Chapter 6, "The Japanese Surrender"

The bombings of Hiroshima and Nagasaki were combined with the announcement that the Soviets were declaring war on Japan. Emperor Hirohito decided to end the sufferings of his people and agree to the terms of surrender. Yet even then, there were holdouts in the Japanese military who wanted to fight on. A third atomic bomb would be ready before the end of August, with Tokyo as its intended target. The U.S., strangely, was not well-prepared for Japan's acceptance of the Potsdam proposal for surrender (with the Japanese caveat that the imperial system of government remain intact).  Miscamble points out, again, that in this case, the haggling among officials within the Japanese government over the terms indicates that Japan was not already on the verge of surrender. Miscamble reports the audacity of the Soviets who wanted to jointly rule in Japan with the U.S., and the Soviet attempts to conquer Japanese islands as the war was ending.

Chapter 7, "Necessary, But Was It Right?"

Miscamble seeks to place Hiroshima and Nagasaki in context. First, the immediate destruction of the bombs, and the total number of deaths that came as a result of radiation poisoning, are a comparatively small number during WW II. Second, the number of people who were not killed because the war came to an end is comparatively high. Third, to focus on the barbarity of August 1945 while ignoring Pearl Harbor Day and the hundreds of thousands the Japanese killed in Asia every month is hardly fair.  Nor is it fair to implicate Truman alone while ignoring Churchill and FDR. Both of them were, of necessity it seems, proponents of total war. Nor is it right to suggest that Truman ever turned his back on "some feasible moral course of action that would have secured a Japanese surrender" (124).

Chapter 8, "Byrnes, the Soviets, and the American Atomic Monopoly"

Strange! Truman enunciated a policy of keeping atomic secrets from a dangerous world. Yet even before the Japanese had surrendered, H. D. Smyth's official history of the Manhattan Project was published. Something else that's strange: After WW II, the Truman administration did not emphasize America's exclusive control of atomic weaponry in its foreign diplomacy. One might say that the U.S. didn't have to. Its power was obvious. But nothing suggests that U.S. officials were deliberately exploiting their power. At a conference in London, Byrnes got little cooperation from Molotov who was representing Stalin. As usual, Truman, now focused more on domestic issues, gave Byrnes a diplomatic blank check. Miscamble's account not only denies that the Truman Administration was involved in "atomic diplomacy." It insinuates that the major players hardly knew how that might be done.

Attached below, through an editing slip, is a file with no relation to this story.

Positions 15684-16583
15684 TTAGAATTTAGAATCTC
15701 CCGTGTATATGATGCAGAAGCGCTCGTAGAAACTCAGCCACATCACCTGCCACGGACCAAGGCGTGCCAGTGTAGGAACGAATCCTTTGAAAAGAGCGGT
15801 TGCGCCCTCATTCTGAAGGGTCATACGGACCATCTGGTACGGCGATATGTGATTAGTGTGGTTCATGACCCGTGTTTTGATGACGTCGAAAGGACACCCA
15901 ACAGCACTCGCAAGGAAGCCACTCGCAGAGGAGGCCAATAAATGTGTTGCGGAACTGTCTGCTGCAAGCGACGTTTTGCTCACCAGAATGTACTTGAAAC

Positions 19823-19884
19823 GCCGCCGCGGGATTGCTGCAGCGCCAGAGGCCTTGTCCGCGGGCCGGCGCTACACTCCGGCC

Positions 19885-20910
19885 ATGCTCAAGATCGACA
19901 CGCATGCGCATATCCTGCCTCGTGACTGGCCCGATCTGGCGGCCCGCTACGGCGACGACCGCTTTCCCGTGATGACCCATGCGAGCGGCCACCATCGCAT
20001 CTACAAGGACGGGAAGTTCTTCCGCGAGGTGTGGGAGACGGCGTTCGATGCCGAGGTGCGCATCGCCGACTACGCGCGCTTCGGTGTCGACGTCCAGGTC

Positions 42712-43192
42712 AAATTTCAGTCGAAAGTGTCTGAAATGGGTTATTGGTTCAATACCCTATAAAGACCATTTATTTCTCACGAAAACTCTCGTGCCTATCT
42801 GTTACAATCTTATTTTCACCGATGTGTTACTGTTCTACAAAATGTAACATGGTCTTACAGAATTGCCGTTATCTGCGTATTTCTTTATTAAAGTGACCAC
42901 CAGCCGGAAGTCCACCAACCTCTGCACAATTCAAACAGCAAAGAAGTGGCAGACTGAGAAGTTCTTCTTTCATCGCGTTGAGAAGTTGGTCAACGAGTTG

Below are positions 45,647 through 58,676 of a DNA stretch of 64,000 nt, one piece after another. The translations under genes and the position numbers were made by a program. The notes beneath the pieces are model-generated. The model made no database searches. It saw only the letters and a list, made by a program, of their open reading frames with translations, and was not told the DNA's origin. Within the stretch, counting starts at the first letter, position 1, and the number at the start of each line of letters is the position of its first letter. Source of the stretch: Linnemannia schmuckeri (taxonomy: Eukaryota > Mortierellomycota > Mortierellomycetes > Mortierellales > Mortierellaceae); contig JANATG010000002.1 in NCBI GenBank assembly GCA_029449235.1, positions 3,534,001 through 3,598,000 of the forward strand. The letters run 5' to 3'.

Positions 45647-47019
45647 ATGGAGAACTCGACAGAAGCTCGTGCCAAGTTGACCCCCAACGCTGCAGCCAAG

Chapter 9, "The Atomic Bomb and the Origins of the Cold War"

Miscamble emphasizes that, after the end of World War II, the Truman administration did not have a coherent view of how the U.S. might go forward with its newfound atomic capability. He denies that Truman was actively conducting nuclear diplomacy. Miscamble says that the Cold War that unfolded was not inevitable, but that it escalated mainly because of Joseph Stalin's paranoid power grabs.

"Ironically, Stalin might have been able to pursue his chosen approach of sovietization of a vast territory without much objection from the United States, if he had been able to limit his external goals to an East European sphere of influence. If he had learned a lesson from the Iran episode in March 1946 and sat back contentedly to enjoy an empire that reached beyond the accomplishment of any of his Czarist forebears, then the Cold War might have been averted. But he could not. Stalin overreached and moved far beyond cementing his control of Eastern Europe so as to threaten both in the Mediterranean, particularly in Turkey, and also in Western Europe. In this disastrous choice lies the immediate origins of the Cold War" (146-47).

Regarding Japan and the bombs, Miscamble concludes as follows: "First, the principal motive for utilizing the new weapon lay in a potent mix of desire to force Japan's surrender and save American lives. Second, the atomic bombs contributed decisively in forcing that eventual surrender and in bringing the brutal war to an end prior to any costly invasion of the Japanese home islands." Third, "while the atomic bomb was never entirely separated from considerations of postwar international politics, the decision to use the weapon was not driven by these concerns" (151).

A major theme here is that one of the most remarkable aspects of this story is how uncontroversial atomic weapons were before the end of World War II.  Both FDR and Truman, along with virtually everyone in their administrations, assumed that if ever the silver bullet of an atomic weapon came into American hands, the U.S. was going to use it to end the war.